The book resonated with my mother and me -- it was such a powerful testament and tribute to one woman's strength and courage -- and from our multiple readings, the paperback cover fell off at one point. I know my mother ended up buying a new copy later, but I still have that one worn copy on my shelf in my childhood bedroom at my parents' house.
You're invited to a wedding – IU Opera style. On Feb. 1, the IU Opera Theater will open the spring portion of its 2007-08 season with the nation's first collegiate performance of A Wedding by Pulitzer Prize-winning composer William Bolcom.
A Wedding, based on Robert Altman's 1978 film about a high-society wedding, was first staged at the Lyric Opera of Chicago in 2004 and is Bolcom's third project with IU Opera Theater. Bolcom's collegiate premieres of McTeague (1996) and A View from the Bridge (2005) achieved critical acclaim with the IU Opera Theater.
A man recently stood outside Bloomington's Planned Parenthood clinic holding a sign that read, "Planned Parenthood Kills Babies." He didn't seem to mind that it was 7:30 in the morning and below 50 degrees. He just wanted everyone who drove past the clinic to know his message.
But he's not the only one with a message. Now more than ever, Planned Parenthood of Indiana (PPIN) wants legislators to know: Its goal is not to kill babies - it's to help people make responsible choices about whether and when to become parents.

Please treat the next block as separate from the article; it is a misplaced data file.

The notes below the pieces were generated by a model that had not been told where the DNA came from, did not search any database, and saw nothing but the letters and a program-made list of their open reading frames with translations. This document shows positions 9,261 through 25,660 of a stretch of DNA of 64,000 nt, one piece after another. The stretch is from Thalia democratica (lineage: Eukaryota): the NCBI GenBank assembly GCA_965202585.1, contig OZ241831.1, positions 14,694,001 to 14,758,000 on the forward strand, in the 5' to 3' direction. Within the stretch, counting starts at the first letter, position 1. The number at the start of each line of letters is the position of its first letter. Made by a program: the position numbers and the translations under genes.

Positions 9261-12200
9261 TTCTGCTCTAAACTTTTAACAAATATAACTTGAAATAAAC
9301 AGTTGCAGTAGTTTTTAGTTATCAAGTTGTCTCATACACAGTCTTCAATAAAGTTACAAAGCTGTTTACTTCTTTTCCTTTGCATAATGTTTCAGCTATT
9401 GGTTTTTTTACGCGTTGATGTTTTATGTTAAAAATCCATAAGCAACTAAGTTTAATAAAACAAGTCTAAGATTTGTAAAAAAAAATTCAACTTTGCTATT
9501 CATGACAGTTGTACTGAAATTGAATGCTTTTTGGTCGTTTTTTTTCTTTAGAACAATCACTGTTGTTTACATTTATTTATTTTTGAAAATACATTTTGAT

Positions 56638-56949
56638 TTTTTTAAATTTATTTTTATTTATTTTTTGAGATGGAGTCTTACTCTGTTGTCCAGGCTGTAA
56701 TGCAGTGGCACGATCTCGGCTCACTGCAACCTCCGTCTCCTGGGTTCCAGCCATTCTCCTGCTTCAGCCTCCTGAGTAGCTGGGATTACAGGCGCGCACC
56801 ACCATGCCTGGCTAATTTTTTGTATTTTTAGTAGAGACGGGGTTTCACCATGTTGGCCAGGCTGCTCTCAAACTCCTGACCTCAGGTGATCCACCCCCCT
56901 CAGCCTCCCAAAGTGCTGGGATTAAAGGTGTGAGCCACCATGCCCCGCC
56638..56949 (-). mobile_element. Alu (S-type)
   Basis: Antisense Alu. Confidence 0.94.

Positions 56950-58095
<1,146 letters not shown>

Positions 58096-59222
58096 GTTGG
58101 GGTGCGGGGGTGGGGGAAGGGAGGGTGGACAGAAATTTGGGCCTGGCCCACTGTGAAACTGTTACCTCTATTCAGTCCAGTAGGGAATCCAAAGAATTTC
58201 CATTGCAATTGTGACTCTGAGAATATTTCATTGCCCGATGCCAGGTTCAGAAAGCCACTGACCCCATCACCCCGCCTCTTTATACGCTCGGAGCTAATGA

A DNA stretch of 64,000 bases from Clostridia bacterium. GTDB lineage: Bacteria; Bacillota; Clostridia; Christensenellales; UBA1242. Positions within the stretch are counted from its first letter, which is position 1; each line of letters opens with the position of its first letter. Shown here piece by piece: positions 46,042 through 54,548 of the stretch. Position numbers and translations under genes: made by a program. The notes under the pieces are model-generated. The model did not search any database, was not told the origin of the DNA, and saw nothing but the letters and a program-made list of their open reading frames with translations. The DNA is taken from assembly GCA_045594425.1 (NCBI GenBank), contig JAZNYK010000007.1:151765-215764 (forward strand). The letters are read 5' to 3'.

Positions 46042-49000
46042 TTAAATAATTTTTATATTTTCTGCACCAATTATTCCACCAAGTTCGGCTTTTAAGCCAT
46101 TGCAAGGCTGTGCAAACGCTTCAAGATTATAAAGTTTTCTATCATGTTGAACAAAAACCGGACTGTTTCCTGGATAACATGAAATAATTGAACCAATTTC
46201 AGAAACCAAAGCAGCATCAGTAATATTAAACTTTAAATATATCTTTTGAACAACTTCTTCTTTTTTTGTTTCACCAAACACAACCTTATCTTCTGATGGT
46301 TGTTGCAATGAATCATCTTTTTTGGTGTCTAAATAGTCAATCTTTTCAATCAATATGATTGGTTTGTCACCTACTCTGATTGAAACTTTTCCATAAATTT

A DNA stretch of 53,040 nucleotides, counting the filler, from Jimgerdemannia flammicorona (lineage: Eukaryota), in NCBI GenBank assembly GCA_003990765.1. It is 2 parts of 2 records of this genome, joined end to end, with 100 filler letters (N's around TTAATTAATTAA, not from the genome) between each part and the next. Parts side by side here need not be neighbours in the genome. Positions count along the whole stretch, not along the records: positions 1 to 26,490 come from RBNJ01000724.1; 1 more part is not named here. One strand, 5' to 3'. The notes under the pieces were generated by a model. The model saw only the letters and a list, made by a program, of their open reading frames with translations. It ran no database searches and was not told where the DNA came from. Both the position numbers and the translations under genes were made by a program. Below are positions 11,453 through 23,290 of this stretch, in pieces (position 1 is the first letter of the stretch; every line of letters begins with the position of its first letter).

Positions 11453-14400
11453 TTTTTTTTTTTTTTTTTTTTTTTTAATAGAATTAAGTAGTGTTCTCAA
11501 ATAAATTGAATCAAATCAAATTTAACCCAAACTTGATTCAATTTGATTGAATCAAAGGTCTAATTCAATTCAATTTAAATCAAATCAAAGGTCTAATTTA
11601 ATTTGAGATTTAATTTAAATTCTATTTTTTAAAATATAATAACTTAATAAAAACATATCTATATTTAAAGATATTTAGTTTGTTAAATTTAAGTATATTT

PPIN recently launched the "Prevention Now" campaign, a series of proposals addressed to the Indiana General Assembly to encourage lawmakers to support legislation that will help prevent unintended pregnancies and reduce the need for abortions.
Davy Knowles knows the blues. The 20-year-old lead singer and guitarist of British blues-rock trio Back Door Slam has been playing since age 11, and his skill on the guitar has sparked comparisons to such legendary musicians as Stevie Ray Vaughn, Jimi Hendrix and Eric Clapton.
"It's incredibly flattering," he said during an interview before the band's Nov. 1 show at the Bluebird, "but embarrassing at the same time. Those people really set milestones. I would never put us in the same league."
Reviews of the band consistently do just that, though, albeit with shock that Knowles, at age 20, could sing the blues with such conviction and soul. George Varga's review of the band in The San Diego Union-Tribune describes Knowles as "the precocious nephew of the late Stevie Ray Vaughn and Rory Gallagher," while others repeatedly describe his talent and vocals as "beyond his years."